I’ve always loved taking those personality tests you find in magazines and on the internet. I don’t know what it is, exactly. I just have this deep longing to understand who I am and what makes me tick, because more often than not it’s a mystery even to me. The personality test I’ve found most accurate is the Myers-Briggs test, which sorts you into one of 16 “types” (like Hogwarts houses! But more specific.) I’m an INFJ which means, among other things, that I’m extremely hard on myself. I expect perfection every time, and when I fall short I don’t always handle it very well.
For example, last weekend I read through the first ten chapters of one of the manuscripts I’m working on, making notes as I went. I started off quite cheerful: “Oh, that’s a nice phrase. That metaphor could be a little sharper, but it’s certainly on its way.” But as I read further, and the red ink grew thicker, my mood began to change. Gone were the constructive comments. In their place were single word insults in red pen: “Sucks,” “Bad,” and “NO.”
I couldn’t make myself finish reading, I was that discouraged. I thought I was writing something good! What was this pile of rubbish in front of me? None of it was worth keeping. I’d have to start again.
But then my kind, patient husband found me and offered to talk it through. “What’s this?” he said, pointing to a note on the first page.
“Yeah, well, I liked that one line, but the rest of it is crap.”
“What about here? You haven’t made any notes here. Doesn’t that mean you like it?”
“Maybe,” I grumbled.
“Is it possible these chapters aren’t entirely terrible?” he asked, gently. “Maybe there are some things in there you might want to keep?”
I looked at the pages, at all that red ink. Yes, there were a lot of changes I wanted to make. But was he right? Was it possible to change things without throwing the whole lot out?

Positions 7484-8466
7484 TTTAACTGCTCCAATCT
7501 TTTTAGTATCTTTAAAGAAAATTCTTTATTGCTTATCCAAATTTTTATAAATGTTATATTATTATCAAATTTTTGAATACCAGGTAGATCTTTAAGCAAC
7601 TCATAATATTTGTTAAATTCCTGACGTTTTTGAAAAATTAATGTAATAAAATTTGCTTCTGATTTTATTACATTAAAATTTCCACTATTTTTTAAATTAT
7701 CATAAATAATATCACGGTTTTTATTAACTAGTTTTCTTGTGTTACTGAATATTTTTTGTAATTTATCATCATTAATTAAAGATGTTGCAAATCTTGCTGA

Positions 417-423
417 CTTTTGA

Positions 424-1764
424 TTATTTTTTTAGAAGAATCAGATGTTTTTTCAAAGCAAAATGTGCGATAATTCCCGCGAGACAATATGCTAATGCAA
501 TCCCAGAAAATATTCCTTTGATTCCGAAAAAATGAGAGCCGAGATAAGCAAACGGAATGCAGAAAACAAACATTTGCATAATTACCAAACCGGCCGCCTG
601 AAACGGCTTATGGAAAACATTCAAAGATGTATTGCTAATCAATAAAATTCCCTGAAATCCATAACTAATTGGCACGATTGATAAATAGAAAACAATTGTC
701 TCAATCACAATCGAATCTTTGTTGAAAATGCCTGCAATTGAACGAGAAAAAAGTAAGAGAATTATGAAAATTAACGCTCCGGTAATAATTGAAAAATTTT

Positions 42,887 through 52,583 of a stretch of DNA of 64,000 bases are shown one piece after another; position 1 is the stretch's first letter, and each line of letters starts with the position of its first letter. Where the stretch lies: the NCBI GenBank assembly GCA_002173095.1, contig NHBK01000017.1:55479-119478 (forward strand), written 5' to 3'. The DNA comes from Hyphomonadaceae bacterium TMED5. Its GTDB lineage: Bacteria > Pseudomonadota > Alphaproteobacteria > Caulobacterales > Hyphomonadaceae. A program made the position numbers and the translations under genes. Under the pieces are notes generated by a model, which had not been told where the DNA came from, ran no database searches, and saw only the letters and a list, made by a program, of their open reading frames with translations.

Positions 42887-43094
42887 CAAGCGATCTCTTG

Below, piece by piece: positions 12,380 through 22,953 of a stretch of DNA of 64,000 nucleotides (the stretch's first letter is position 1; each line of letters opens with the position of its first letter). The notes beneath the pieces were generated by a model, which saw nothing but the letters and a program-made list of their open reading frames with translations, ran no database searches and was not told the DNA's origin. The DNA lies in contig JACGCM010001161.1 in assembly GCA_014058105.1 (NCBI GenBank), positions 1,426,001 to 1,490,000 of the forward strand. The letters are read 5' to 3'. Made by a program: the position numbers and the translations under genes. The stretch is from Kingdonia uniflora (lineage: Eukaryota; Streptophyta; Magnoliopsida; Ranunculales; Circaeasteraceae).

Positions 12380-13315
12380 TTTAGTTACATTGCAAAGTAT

It came as a bit of a revelation to me. For the last five years, I’ve drafted exactly the same way: Draft, read through, start over. I couldn’t remember ever actually editing a piece without starting from scratch. I let that red pen, all those critical voices, demoralize me to the point that I could barely read my own writing. Maybe there was another way.
Here’s the thing about personality tests. They’re like showroom cars — the base model. Once you get that baby out of the store, you can do all sorts of things to it. You can slap a new paint of coat on it. You can add a spoiler or mag wheels. You can put seat covers on and cover the bumper in stickers or hang fluffy dice on the rearview mirror. A Suzuki will still be a Suzuki, but that doesn’t mean it’s exactly the same as all the other Suzukis out there, or even that its the same as when it rolled off the truck.
Knowing your own weaknesses is important, because it’s the first step towards change. Here are the changes I decided to make after that conversation with my husband:
1. No more red pens. I’ve found a lovely green one I’m going to use instead.
2. No more throwing drafts out without a very good reason.
3. As I read and make comments, I’m going to have a highlighter beside me so I can highlight the parts I do like. No more focusing on the problems. I want to focus more on all the things worth keeping.
So far, it’s helped a lot.
Tell me, friends: Are you a perfectionist? If so, how do you work through your perfectionist tendencies? What strategies do you have to manage the negative voices?